It’s no wonder there is dissatisfaction with the performance review process—both with managers and with individual contributors.

Many organizations are abandoning performance reviews completely. Surprisingly, many never had a performance review process in place. Many are searching for new tools to help with the process.

In spite of all of this, we can’t escape some things:

  1. It’s our job as leaders to maximize the performance of each person on our teams.
  2. Our people deserve and need to know what’s expected of them in their jobs.
  3. In order to improve, everyone needs feedback on how they are doing. They need to understand where they are doing well, where they need to improve.

This may have been lost in many of our traditional performance review processes, but it’s our obligation to our people and to our companies to do these things. If we aren’t, we aren’t doing our jobs.

This process cannot be one of filling out forms annually. It has to be a continuous process, first establishing performance expectations and making sure they are understood and agreed to by each person.

Establishing performance expectations isn’t just about saying, “Here’s the number, make it or you’re gone!” It’s about how we engage and create value for our customers, it’s about how we execute the corporate strategies in front of the customers, it’s about how we work with others in the organization, it’s about expected behaviors and attitudes, it’s about skills and competencies we must develop…….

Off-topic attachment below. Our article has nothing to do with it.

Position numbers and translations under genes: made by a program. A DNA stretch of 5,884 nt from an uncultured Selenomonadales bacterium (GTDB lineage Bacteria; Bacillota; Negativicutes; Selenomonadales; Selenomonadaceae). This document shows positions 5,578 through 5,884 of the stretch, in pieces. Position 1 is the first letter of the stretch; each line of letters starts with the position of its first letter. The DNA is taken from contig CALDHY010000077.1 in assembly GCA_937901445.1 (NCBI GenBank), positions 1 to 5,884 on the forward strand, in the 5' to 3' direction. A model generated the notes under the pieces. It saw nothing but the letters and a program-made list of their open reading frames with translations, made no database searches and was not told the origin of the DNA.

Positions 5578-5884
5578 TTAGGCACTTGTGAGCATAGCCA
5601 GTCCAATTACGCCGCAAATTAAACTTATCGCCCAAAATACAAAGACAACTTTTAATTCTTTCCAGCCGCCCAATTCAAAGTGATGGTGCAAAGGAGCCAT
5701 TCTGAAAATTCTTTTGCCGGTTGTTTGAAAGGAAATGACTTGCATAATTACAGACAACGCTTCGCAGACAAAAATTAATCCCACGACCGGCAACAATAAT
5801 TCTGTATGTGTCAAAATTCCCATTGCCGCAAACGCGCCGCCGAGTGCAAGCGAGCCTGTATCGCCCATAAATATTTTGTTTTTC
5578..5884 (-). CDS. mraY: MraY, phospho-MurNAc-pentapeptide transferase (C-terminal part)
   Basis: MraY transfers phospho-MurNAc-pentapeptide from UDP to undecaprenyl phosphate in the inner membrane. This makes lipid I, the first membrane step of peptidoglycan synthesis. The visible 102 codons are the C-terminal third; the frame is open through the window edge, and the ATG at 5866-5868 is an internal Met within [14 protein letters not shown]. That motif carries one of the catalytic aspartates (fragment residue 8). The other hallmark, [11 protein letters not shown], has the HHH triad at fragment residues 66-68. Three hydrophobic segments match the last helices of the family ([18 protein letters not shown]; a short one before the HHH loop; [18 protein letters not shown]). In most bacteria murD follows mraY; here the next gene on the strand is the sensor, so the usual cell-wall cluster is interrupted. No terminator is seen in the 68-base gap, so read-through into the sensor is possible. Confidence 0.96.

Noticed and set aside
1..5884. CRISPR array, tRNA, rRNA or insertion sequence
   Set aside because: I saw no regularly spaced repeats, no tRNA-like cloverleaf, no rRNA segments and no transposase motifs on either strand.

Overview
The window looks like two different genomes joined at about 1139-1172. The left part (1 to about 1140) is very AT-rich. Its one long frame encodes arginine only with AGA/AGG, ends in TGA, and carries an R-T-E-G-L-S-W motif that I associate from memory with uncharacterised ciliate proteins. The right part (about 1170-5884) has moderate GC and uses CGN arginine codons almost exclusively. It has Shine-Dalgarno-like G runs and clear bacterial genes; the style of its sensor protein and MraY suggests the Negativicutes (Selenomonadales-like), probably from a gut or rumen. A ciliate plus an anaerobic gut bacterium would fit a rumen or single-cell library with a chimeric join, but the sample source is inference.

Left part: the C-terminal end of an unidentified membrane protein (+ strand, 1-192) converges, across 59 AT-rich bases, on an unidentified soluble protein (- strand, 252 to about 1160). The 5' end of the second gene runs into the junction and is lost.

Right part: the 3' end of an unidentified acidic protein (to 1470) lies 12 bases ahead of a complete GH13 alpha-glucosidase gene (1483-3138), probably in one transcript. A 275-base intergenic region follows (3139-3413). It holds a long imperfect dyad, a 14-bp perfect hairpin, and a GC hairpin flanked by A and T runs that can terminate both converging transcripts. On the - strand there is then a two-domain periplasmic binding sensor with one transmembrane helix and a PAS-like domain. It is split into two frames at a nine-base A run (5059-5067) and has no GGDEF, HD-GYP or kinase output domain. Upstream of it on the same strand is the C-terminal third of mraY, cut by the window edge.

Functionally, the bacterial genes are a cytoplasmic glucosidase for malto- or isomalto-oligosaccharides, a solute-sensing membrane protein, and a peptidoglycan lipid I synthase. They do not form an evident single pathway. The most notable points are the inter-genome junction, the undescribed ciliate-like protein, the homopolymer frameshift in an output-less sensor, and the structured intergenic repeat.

Establishing performance expectations is not something we dictate or provide on a preprinted form, but they are the result of a collaborative discussion between the manager and the employee, making sure each person understands and owns what is being committed to in the performance plan.

We use this process to set priorities, to make sure each person understands what’s expected. The plan is established as much for the leader as it is for the employee, because it’s the leader’s job to help the employee achieve their performance goals. Any failure to do so must be shared by the individual and leader.

Then maximizing performance requires constant attention and feedback. Our daily coaching provides feedback in specific areas, for example, prospecting, qualifying, deal strategies, call execution and so forth.

Periodically, we need to sit down with the individual providing feedback on the “total picture,” how each person is performing against all their performance expectations. These conversations aren’t about what’s wrong, they are about helping the person learn and develop to meet the expectations that have been agreed upon.

Whether it’s tied to an annual process, or if it’s a dynamic ongoing process, performance planning, performance management is critical to everyone involved.